In the last few years, we’d say the only trendy topic we’ve seen bring as many people outside in the dead of the night to wander around, aside from Pokémon Go, are “Supermoons”. A term that’s only been accepted in the astrological community for the last 30 years, the first “Supermoon” that seemed to attract many laypeople out of their homes was that on March 19th, in 2011. This Supermoon was the first to gain widespread public interest due to the event going viral on social media sites, and since then they’ve become quite a phenomena in pop culture.
What’s so “Super” about these Moons?
So we know that Supermoons have quickly gained popularity, but let’s take a look at what exactly these Supermoons are. Richard Noelle, the astronomer who is credited as the one who coined the term, defines a super moon as “A new or full moon which occurs with the moon at or near (within 90% of) its closest approach to Earth in a given orbit”. Noelle further explains that there are usually “4-6 Supermoons per year”. Simply speaking, if your friends ask, just tell them the moon’s going to be as close to the earth as it comes in its orbit, and will be bigger and brighter than usual.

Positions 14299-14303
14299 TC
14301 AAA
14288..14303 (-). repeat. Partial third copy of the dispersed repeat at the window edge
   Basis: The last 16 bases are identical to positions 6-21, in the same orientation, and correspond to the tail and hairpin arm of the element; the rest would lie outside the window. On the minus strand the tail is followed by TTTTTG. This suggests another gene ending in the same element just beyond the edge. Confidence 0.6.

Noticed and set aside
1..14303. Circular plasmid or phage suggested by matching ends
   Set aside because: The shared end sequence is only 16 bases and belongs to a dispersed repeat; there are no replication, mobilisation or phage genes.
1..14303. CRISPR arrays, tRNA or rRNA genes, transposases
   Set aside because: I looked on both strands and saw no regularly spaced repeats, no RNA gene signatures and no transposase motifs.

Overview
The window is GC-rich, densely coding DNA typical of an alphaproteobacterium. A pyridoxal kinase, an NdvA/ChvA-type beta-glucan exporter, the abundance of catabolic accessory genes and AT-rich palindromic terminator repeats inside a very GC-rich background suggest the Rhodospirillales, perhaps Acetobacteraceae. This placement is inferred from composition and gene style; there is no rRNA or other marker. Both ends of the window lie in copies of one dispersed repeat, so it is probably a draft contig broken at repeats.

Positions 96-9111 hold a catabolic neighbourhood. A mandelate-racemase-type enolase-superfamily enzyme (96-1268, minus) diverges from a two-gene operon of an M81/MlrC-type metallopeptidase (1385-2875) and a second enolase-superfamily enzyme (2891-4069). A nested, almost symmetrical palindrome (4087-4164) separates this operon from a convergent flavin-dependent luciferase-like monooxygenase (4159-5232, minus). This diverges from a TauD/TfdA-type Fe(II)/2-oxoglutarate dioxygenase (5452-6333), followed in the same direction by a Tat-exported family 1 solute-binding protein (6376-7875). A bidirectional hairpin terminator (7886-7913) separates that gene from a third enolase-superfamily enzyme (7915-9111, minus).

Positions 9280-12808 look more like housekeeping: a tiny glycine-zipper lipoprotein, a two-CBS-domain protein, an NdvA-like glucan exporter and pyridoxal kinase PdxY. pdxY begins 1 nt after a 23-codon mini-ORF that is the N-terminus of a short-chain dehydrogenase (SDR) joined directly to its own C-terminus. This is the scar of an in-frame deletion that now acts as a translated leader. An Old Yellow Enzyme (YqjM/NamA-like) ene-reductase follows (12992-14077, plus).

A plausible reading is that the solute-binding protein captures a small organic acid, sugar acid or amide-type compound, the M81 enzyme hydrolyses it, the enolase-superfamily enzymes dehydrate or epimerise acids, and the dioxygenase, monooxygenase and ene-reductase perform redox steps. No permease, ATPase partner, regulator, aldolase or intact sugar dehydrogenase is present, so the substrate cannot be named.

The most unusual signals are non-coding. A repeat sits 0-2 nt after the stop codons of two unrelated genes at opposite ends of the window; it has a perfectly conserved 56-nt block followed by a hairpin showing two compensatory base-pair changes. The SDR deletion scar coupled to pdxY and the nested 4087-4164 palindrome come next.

When are these Supermoons?
Now, if you’re anything like us, at this point you’re getting pretty excited about these astrological events formerly-known-as perigee full moons. We, just like you, are already stocked up on moon pies and are sending out invites to our Supermoon viewing parties. If you’re not heading out to buy a telescope or supplies to make a Supermoon costume yet, let us convince you that you should be, by informing you that there are only 3 more Supermoons left this year, and then not a single Supermoon will occur in all of 2017!
Supermoons always provide a great excuse to stay up late, sit outside in the cool fall air, and for all you guys out there, go impress your girl with your in-depth knowledge of the cosmos.
Get your calendars ready:
- – The next Supermoon will occur on October 16th, just a little after the end of the Sunday Night Football game, at 12:32am EST.
- – The following Supermoon will occur at 9:52am EST on Monday, November 14th. (Fun fact about this Supermoon in November is, it’s the closest the moon’s been to Earth thus far in the 21st century, and will be until November of 2034!)
- – The last super moon of the year will be December 14th at 8:05pm EST.
If you need any further proof that Supermoons are super cool and trendy and that you should get out and watch it, check out Sophie Hunger’s title track “Supermoon”. It might just provide the start to the perfect soundtrack for your moon-watching party!
These Supermoons are close enough to see with the naked eye, so although a telescope isn’t necessarily needed it can only help! If you need help selecting a new telescope, contact us and take a look at what we have to offer!